It’s a very exciting time in a couple’s life when each person reaches the threshold of desire and makes a commitment to enter into sexual activity. Sparks fly, emotions are high, hormones are raging, and each person is ready to jump into the sack for a good ol’ time. However, there are a few questions that should be asked before sex even begins.
It may seem like a buzzkill for some, but having casual sex talk before “getting down” is a healthy way to ensure the complete safety and pleasure of both partners involved. From condom talk to STD tests and even marital status, these conversations should be had before leaping into any sexual experience.
Here are the five questions every person should ask before having sex.
1. What Is Your Sexual History
Sexual history isn’t so much about the notches on a person’s belt, but more so about sexual health history and the types of people s/he’s slept with. The most important part of disclosing sexual history is revealing one’s STD status and previous test results.
There are currently over 65 million people living with an incurable STD in America, with 15.3 million new cases being diagnosed each year. These diseases are serious cases that can be harmful to the body and even cause death if they go untreated. And unfortunately, most STDs are difficult to detect without being tested, because they don’t display symptoms and can lie dormant for months or even years. Certain STDs—such as HIV, genital warts and herpes—have no cure, and are lifelong diseases that require frequent treatment for the carrier to remain healthy.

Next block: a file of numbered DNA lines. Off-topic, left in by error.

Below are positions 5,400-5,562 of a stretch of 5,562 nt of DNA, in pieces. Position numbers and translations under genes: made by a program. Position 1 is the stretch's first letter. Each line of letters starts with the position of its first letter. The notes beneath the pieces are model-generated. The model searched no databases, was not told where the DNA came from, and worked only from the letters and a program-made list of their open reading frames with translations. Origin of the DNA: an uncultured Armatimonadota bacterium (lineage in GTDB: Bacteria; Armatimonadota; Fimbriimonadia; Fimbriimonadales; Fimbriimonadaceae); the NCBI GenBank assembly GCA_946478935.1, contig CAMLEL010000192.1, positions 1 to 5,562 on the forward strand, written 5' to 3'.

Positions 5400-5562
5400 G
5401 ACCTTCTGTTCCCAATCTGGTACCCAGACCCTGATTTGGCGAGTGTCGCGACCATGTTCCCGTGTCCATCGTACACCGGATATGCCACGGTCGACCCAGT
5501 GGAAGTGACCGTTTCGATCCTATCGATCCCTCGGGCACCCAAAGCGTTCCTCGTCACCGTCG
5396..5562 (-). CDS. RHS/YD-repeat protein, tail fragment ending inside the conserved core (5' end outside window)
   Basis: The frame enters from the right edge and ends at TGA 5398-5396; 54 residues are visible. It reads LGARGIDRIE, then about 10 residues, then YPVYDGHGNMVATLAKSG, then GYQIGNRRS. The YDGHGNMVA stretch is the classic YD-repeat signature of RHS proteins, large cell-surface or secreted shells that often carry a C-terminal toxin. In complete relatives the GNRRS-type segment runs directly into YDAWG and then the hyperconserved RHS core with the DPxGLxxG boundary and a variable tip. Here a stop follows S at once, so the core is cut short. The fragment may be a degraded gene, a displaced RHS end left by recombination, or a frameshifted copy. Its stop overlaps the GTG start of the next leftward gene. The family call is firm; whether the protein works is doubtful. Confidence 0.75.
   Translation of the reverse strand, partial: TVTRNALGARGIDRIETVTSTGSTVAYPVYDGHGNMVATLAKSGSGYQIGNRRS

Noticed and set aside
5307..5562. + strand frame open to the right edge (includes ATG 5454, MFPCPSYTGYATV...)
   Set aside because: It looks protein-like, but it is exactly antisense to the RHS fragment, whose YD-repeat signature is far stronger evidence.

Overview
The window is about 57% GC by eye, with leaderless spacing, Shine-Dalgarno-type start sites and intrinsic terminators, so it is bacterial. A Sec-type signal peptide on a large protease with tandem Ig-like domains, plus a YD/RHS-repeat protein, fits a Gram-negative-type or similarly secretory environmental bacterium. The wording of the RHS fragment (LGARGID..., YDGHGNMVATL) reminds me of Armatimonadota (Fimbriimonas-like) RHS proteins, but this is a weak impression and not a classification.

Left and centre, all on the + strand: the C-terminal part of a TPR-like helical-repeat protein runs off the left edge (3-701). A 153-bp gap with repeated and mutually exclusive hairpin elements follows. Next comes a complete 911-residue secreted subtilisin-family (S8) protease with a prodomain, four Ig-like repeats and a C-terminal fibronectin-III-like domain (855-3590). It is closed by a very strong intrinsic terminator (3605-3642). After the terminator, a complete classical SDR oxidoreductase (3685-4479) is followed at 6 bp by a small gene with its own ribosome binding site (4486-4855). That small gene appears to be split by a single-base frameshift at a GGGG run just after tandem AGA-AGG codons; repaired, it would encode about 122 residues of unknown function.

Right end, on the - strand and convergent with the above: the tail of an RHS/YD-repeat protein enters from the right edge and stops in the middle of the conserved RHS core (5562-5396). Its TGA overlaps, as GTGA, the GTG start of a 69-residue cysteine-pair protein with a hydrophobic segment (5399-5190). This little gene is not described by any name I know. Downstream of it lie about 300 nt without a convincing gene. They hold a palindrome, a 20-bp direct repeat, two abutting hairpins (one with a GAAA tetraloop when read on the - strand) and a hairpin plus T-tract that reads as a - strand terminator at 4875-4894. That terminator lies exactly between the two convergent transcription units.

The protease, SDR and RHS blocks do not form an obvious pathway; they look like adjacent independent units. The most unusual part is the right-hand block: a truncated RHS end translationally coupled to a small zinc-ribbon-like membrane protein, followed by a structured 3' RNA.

Getting tested and knowing the status of a partner is critical for maintaining optimum health and a worry-free sexual experience. Ask your partner about the last time s/he has been tested and the results of said test. A general response of “I’ve been tested recently” isn’t always enough. If uncertainty about a person’s status lingers in the back of your mind, make the commitment to get tested together.
HIV plagues the African-American community in alarming numbers, with 44 percent of newly diagnosed cases being within the AA community (which statistically only makes up 12 percent of the population). This fact alone should encourage partners to get tested together before entering into sexual activity.
The type of people a partner has had sex with in the past also plays a role in sexual history. Whether a partner has slept with multiple partners of the opposite or same sex, or if one partner has frequently solicited the services of a working gal or guy, being involved in these sexual scenarios places a person at higher risk for contracting STDs.
These can be tough facts to ask anyone to reveal. But by approaching the conversation in a casual, non-judgmental manner, each person can get the answers they seek without causing harm or insult.
2. Are You Married?
Infidelity is a common practice amongst individuals who aren’t receiving everything they want in their marriage, and it’s also common for a person seeking extramarital companionship to refrain from disclosing his or her marital status. Before falling head over heels and becoming attached (intimacy will create an unspoken bond thanks to the release of oxytocin during sex), ask your partner if s/he is married or even in a serious relationship.